cancellation of Bose's entire WAVE registration. Bose           rulers, how material is that oversight to the applicant's
appealed.                                                       rights which flow from the resulting registration? These
                                                                unanswered questions leave open the possibility that
On appeal, the Court of Appeals for the Federal Circuit         fraud may remain a popular way to challenge a trademark
stated that by equating "should have known" with                registration and defend against a challenge.
subjective intent, the Board in Medinol "erroneously
lowered the fraud standard to a simple negligence               Management Practices to Avoid Fraud
standard." After citing a mountain of authority which           In light of the growing use by trademark owners of fraud
characterized the standard for "fraud" as one higher than       claims as both an offensive and defensive tactic, trademark
even gross negligence, the court held that "a trademark is      owners should carefully evaluate their current registrations
obtained fraudulently under the Lanham Act only if the          to ensure the marks are used on all of the goods/services
applicant or registrant knowingly makes a false, material       associated with the registration. Attorneys preparing
representation with the intent to deceive the PTO."             trademark applications should explain the concept of
Rejecting the Board's position in Medinol, the Bose court       fraud to clients who have a "claim it all and sort it out
noted that despite the difficulty in proving subjective         later" approach to their goods descriptions. Applications
intent, it is an indispensable element of the fraud analysis.   which claim a broad range of goods on which the mark
However, the Bose court focused only on intent in its           is not used may satisfy the Bose fraud standard. Though
decision and neither addressed the "materiality" element        specimens of use are only required for a single good in
of fraud nor did it consider whether an applicant's reckless    each International Class of goods claimed, it is a good

                                                                                                        (continued on next page)
                                                         www.mwn.com
                                                                                                                            page 3



BOSE MAKES WAVES (CONTINUED)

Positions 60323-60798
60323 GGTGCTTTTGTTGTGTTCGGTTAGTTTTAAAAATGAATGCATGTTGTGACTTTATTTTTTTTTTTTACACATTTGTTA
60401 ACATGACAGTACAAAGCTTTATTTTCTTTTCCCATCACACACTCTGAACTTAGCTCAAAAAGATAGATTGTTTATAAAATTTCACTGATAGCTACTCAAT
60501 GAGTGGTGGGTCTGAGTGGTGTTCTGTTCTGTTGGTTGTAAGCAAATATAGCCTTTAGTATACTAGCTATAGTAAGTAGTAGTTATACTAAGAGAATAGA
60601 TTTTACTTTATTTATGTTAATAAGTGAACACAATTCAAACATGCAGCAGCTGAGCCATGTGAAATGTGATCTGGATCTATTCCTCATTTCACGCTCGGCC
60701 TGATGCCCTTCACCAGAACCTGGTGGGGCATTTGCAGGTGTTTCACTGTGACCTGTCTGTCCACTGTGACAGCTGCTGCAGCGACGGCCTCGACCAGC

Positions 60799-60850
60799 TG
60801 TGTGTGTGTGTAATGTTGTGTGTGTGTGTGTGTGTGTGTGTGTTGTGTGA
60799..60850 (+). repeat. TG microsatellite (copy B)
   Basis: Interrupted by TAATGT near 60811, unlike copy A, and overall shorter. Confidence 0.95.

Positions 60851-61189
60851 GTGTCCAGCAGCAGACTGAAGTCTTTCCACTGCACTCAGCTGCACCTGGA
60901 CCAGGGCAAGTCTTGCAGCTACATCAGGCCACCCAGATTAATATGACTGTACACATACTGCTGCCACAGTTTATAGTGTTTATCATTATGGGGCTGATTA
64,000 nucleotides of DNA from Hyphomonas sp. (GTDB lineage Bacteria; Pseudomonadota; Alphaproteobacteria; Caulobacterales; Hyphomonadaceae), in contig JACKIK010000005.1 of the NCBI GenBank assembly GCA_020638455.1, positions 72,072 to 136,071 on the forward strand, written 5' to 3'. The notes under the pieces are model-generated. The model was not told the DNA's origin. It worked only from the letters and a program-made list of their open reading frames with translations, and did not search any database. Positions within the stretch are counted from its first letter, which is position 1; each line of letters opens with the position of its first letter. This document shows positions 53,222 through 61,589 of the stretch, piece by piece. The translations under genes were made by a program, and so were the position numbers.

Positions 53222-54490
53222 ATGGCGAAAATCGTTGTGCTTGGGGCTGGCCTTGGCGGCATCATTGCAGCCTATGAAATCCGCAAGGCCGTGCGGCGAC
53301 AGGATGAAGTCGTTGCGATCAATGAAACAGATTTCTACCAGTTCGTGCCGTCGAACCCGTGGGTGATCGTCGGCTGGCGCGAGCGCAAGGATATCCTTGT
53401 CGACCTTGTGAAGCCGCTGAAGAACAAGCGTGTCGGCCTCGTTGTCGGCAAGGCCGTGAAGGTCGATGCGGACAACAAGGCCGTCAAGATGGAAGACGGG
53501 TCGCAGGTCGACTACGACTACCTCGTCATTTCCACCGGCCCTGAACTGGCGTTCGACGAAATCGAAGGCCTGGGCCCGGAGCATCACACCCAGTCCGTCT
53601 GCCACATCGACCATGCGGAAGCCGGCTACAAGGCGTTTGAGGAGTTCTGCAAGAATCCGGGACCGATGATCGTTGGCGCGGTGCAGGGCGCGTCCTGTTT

practice for attorneys to request specimens for every good
claimed on an application to ensure the mark is being used
and that such use is actually a use in commerce. For intent
to use applications, clients should be counseled to produce
and retain documentary evidence of their intent to use a mark
on all of the goods claimed on an application. In light of the
fact specific analysis inherent in the Bose fraud standard, the
more facts an applicant can produce to show it did not intend                 .
                                                                       Brian P Gregg practices in the Intellectual
to deceive the Trademark Office, the better its prospects of                                    Property Group.
avoiding problems with fraud. n                                                  717.237.5456 / bgregg@mwn.com



TRADEMARKS AND THE FRENCH LANGUAGE ISSUE IN QUEBEC
by Michael A. Doctrow



B
        usinesses distributing or marketing products or           It is important to note that neither the legislation nor its
        services in Quebec must be mindful of the impact of       regulations have been amended. In the past, the courts have
        the province’s recent change of policy concerning the     interpreted the Regulation as allowing the use of unregistered
regulation of French language requirements in labeling and        trademarks where the courts were satisfied on the evidence
advertising. The revised guidelines of the Office Québécois       that the marks constituted "recognized trademarks" within
de Ia langue française (the "Office") signal a change to a        the meaning of the Trademarks Act. In practice, the Office
stricter interpretation of the regulation under the Charter of    is now taking the view that it is not in a position to assess
the French Language (the "Charter").                              whether a trademark is exempt from French language
                                                                  requirements unless it is registered.
The Charter provides that every marking on a product or on
a document or object supplied with it, along with catalogues,     The adoption of the revised guidelines suggests that the Office
brochures and similar publications, must be drafted in the        will become more proactive in its enforcement of the Charter
French language. While the inscription may be accompanied         requirements. Businesses should be aware that trademarks